Reading the latest report from the IPCC (Climate Change 2022: Mitigation of Climate Change, April 2022), you could summarise it with the words “Not long left to get our act together”.
“We are at a crossroads. The decisions we make now can secure a liveable future. We have the tools and know-how required to limit warming,” said IPCC Chair Hoesung Lee. “I am encouraged by climate action being taken in many countries. There are policies, regulations and market instruments that are proving effective. If these are scaled up and applied more widely and equitably, they can support deep emissions reductions and stimulate innovation.”
The report is released in the same week that geologists have identified a dinosaur fossil that died on the day that the meteor struck the earth, and we can’t help to think that the dinosaurs didn’t know it was coming, but we do – and ‘we’ need to act with real purpose, and we need to start now.
We know that the biggest challenge for the delivery of the UK’s net zero targets is the availability of skilled labour.
This week (13th April 2022), stats were released on the tightness of the UK labour market. Current economic conditions are creating wage inflation with many employment sectors competing with one another for workers. Estimates of the number of people required to deliver net zero range from 600K to 1.2M in the UK alone. Some of that gap will be filled by a reduction in demand from the decline of the fossil economy, although some of that capacity will be exiting the labour force naturally against a backdrop of a reducing labour force over the next 20+ years.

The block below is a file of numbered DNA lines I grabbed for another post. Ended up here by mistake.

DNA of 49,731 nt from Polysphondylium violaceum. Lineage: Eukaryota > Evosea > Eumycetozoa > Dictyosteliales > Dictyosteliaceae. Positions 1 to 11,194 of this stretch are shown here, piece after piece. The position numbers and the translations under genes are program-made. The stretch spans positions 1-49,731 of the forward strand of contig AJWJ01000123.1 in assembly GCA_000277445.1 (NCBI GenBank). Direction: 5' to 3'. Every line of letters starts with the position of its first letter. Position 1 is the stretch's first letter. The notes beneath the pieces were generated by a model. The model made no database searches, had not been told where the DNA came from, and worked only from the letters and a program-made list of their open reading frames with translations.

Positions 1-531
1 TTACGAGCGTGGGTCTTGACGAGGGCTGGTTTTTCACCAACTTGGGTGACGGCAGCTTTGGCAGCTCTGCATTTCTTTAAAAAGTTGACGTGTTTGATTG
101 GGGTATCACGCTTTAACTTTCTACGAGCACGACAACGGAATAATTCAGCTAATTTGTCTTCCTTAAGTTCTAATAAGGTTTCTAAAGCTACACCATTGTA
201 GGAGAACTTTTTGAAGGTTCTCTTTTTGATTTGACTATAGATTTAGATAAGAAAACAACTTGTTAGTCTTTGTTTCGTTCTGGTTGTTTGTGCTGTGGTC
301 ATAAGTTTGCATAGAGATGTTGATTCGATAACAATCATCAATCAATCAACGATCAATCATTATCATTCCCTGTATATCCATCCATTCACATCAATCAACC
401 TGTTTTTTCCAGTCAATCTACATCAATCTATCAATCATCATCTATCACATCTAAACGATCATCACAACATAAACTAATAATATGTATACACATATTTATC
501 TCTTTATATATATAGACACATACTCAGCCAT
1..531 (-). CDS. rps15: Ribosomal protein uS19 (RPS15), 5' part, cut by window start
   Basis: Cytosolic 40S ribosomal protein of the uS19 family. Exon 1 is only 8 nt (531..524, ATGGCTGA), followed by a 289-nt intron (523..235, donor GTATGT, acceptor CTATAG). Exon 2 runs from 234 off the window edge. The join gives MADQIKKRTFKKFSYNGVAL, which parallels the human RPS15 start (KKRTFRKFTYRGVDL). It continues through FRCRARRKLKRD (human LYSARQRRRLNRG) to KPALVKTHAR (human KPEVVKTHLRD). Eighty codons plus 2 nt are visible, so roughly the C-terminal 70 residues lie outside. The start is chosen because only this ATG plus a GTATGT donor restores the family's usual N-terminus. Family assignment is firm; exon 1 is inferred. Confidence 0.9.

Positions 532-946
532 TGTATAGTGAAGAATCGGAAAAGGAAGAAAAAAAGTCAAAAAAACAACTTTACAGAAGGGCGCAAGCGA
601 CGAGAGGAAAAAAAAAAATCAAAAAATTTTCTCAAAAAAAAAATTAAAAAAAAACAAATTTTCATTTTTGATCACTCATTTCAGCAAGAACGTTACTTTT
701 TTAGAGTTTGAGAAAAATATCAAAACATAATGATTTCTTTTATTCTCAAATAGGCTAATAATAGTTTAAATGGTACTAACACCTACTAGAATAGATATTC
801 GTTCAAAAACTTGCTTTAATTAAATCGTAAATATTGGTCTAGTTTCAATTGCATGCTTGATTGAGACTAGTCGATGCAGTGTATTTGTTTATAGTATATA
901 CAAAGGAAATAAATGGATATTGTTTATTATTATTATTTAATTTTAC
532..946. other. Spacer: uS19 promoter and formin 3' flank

It is clear both capability and capacity in net zero skills are challenges we have to overcome, and fast.
The third and most potent challenge is obviously time. That is why NetZero Training, working in partnership with City of Portsmouth College (and support from the City Council), opened its doors to the UK’s first NetZero Training Hub this week.
The Hub provides the City of Portsmouth with an enabler – a facility specifically designed to build the skills to meet the local demand for decarbonisation. More than just education, the Hub creates synergy between social landlords, contractors and technology manufacturers to begin the process of identifying not just how to deliver quality retrofit outcomes, but how to achieve it in a resource-efficient way through working together towards a common outcome.
What is particularly exciting about the opening of the Hub is the opportunity that is has unlocked to create a learning environment that will help drive economic growth as a direct consequence of reducing carbon.
For the City of Portsmouth, this resource will play a massive role in the successful achievement of carbon reduction. The Hub is the right start, and it has started now.